Power interplay between actors : using material and ideational resources to shape local adaptation plans of action (LAPAs) in Nepal
    Vij, Sumit ; Biesbroek, Robbert ; Groot, Annemarie ; Termeer, Katrien ; Parajuli, Binod Prasad - \ 2019
    Climate Policy 19 (2019)5. - ISSN 1469-3062 - p. 571 - 584.
    Climate change adaptation - local adaptation plans of action (LAPAs) - material and ideational resources - Nepal - power interplay

    Deliberation over how to adapt to short or long-term impacts of climate change takes place in a complex political setting, where actors’ interests and priorities shape the temporal dimension of adaptation plans, policies and actions. As actors interact to pursue their individual or collective interests, these struggles turn into dynamic power interplay. In this article, we aim to show how power interplay shapes local adaptation plans of action (LAPAs) in Nepal to be short-term and reactive. We use an interactional framing approach through interaction analyses and observations to analyse how actors use material and ideational resources to pursue their interests. Material and ideational resources that an actor deploys include political authority, knowledge of adaptation science and national/local policy-making processes, financial resources and strong relations with international non-governmental organizations and donor agencies. We find that facilitators and local politicians have a very prominent role in meetings relating to LAPAs, resulting in short-termism of LAPAs. Findings suggest that there is also a lack of female participation contributing to short-term orientated plans. We conclude that such power interplay analysis can help to investigate how decision making on the temporal aspects of climate adaptation policy takes place at the local level. Key Policy insights Short-termism of LAPAs is attributed to the power interplay between actors during the policy design process. Improved participation of the most vulnerable, especially women, can lead to the preparation of adaptation plans and strategies focusing on both the short and long-term. It is pertinent to consider power interplay in the design and planning of adaptation policy in order to create a level-playing field between actors for inclusive decision-making. Analysis of dynamic power interplay can help in investigating climate change adaptation controversies that are marked by uncertainties and ambiguities.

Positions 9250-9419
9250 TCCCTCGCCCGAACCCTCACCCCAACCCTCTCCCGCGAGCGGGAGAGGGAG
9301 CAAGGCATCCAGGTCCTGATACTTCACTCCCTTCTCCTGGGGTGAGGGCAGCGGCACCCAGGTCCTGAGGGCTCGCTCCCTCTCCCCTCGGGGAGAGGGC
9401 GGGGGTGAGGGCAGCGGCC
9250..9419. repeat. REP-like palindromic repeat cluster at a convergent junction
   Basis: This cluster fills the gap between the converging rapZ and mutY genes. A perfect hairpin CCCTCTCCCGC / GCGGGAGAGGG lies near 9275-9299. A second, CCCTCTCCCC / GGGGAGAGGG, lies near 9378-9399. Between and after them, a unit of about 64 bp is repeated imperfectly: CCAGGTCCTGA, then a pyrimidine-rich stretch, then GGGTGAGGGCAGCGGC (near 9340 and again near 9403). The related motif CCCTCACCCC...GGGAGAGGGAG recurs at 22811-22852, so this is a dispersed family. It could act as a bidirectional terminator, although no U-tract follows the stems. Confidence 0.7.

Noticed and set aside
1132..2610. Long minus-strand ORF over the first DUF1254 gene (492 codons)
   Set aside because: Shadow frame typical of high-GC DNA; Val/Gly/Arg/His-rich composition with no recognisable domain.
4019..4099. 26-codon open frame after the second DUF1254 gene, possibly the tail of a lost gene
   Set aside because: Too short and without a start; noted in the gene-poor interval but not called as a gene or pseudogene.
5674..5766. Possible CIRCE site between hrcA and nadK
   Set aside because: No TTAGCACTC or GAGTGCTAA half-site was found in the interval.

Power-sensitive resilience in flood-prone deltas
    Dewulf, A.R.P.J. ; Karpouzoglou, T.D. ; Warner, J.F. ; Hoang, P.L. ; Binh Nguyen Thanh, ; Tri, Van Pham Dang ; Ahmed, Farhana ; Wesselink, Anna ; Vos, J.M.C. ; Mao, Feng ; Buytaert, Wouter ; Tamas, P.A. ; Vij, S. ; Groot, A.M.E. ; Heijmans, E.P.M. - \ 2018
    Demand and experiences with financial products and services in climate smart villages
    Groot, A. ; Steenis, O. van; Jans, W. ; Bolt, J.S. ; Recha, J. ; Kimeli, P. ; Radeny, M. ; Muhimbo, O. ; Osmond, E. ; Kitondo, D. ; Martinez Baron, D. ; Santacruz, V. ; Khatri-Chhetri, A. ; Jat, M. ; Aggrarwal, P. ; Chanana, N. ; Pant, A. ; Phuong Thanh, P. ; Dinh Tien, N. ; Korner, J. ; Sebastiaan, L. ; Ouedraogo, M. ; Zougmore, R. ; Nyour, B. ; Ibrahim, H. ; Maalong-Gae, P. ; Bawa, T. ; Diop, M. ; Long, T. ; Asseldonk, M. van; Wattel, C.J. - \ 2018
    Wageningen : Wageningen Environmental Research - 97
    Changing climate policy paradigms in Bangladesh and Nepal
    Vij, Sumit ; Biesbroek, Robbert ; Groot, Annemarie ; Termeer, Katrien - \ 2018
    Environmental Science & Policy 81 (2018). - ISSN 1462-9011 - p. 77 - 85.